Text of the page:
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Published on May 26th, 2021

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U-Haul’s Hidden Fees

With the spring semester coming to a close and the start of summer only weeks away, many Americans may be planning a move. However, most Americans don’t own a vehicle that can fit all of their stuff, even if they don’t have a lot of stuff. If they can’t borrow one, they’ll need to rent one.

For years U-Haul has advertised that the cost to rent one of the vehicles in its fleet that are equipped to handle smaller loads is $19.95. That’s the dollar amount printed on the sides and back of the 8-foot pickup truck, 9-foot cargo van and 10-foot box truck, the price clearly visible to passersby (not pictured below: the pickup truck).

But that’s not the dollar amount consumers pay. Per the fine print beneath the “95” in $19.95, which is only legible up-close, it does not include the cost of mileage and “fees.” (And if you’re wondering what “In-Town” means, it’s the requirement that you drop the vehicle off where you picked it up.)

Back in 2015, we did the math and at 59 cents a mile for the pickup truck and van and at 89 cents a mile for the box truck, you’re looking at an added mileage cost of $29.50 and $44.50, respectively, for a 50-mile round trip. At which point you’re already paying more than double or triple the base rate of $19.95.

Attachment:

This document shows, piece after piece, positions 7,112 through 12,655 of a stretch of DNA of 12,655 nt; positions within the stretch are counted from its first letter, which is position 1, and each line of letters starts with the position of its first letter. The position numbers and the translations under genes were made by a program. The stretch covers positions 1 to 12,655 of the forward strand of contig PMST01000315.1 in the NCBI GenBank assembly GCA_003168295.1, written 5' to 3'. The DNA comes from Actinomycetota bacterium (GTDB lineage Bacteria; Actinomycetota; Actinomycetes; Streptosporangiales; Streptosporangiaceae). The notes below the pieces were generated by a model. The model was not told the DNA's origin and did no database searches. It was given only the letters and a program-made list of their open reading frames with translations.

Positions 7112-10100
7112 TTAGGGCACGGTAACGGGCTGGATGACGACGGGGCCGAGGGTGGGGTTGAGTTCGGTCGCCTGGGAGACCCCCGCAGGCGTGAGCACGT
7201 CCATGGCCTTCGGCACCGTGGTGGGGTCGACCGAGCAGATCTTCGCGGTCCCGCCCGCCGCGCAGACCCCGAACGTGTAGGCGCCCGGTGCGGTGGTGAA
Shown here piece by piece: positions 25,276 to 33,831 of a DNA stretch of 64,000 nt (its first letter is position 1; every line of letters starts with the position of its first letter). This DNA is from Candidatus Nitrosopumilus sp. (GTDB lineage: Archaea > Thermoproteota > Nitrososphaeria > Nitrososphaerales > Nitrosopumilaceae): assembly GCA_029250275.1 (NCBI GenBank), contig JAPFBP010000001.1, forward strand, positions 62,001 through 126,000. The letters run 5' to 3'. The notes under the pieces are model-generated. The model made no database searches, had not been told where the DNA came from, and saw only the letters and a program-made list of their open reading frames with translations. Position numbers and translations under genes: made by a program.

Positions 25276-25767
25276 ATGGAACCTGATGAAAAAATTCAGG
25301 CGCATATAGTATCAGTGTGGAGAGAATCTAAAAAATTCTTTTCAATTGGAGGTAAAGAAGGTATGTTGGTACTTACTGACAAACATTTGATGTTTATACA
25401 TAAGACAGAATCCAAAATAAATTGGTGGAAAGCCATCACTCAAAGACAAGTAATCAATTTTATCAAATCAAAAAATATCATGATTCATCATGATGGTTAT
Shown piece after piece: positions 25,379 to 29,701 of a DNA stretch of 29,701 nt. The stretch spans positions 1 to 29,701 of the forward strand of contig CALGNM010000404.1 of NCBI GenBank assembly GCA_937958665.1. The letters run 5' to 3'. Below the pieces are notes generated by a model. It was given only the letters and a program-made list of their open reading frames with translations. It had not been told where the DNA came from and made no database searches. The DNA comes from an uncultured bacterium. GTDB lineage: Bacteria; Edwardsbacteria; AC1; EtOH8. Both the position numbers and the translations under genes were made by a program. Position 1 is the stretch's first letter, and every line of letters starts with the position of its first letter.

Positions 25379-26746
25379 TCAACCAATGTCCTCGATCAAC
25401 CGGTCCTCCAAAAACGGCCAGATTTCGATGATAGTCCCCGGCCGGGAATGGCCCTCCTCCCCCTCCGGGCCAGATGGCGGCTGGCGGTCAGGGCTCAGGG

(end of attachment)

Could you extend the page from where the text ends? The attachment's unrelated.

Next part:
That part hasn’t changed — the mileage rates are the same now as they were in 2015 — but here are some things that have:

  • U-Haul has branded its damage protection package Safemove and, at $14, it costs $3 more than a previous protection plan. (TINA.org asked U-Haul if Safemove offers a higher level of protection than the plan that was offered consumers in 2015, when the alternative to selecting “Immediately reimburse U-Haul for damage” in the checkout process cost $11. We haven’t heard back.) The coverage remains optional but now not only does the site tell consumers that “Credit cards and most auto insurance policies do not cover damage to rental trucks,” it shows a graphic with the costs of individual truck parts, ranging from $175 for a side-view mirror to $695 for the windshield, at which point $14 doesn’t seem like a lot.
  • The push to get consumers to pay for stuff they may not need continues with a pitch for SafeTrip. The “supplemental roadside protection” plan costs $5 and appears to have launched around December 2019, according to a press release at the time. (One of the advertised benefits is coverage for lost keys. TINA.org asked U-Haul what it costs to replace lost keys but did not receive an answer.)
  • Finally, U-Haul has shortened its explanation for why it charges a $1 environmental fee to remove several environmental benefit claims, including claims that its truck fleet “helps reduce hundreds of thousands of tons of greenhouse gas emissions annually” and “helps to reduce the carbon footprint of many local communities” because consumers don’t have to purchase their own truck to move their belongings. (U-Haul did not respond to a question asking when and why the description was edited.)

The bottom line? The bait and switch needs to stop. U-Haul has been in the moving business since 1945. It is well aware that moving can be a stressful time. Charging consumers more than double or triple an advertised rate only exacerbates the situation.

Find more of our coverage on bait-and-switch schemes here.

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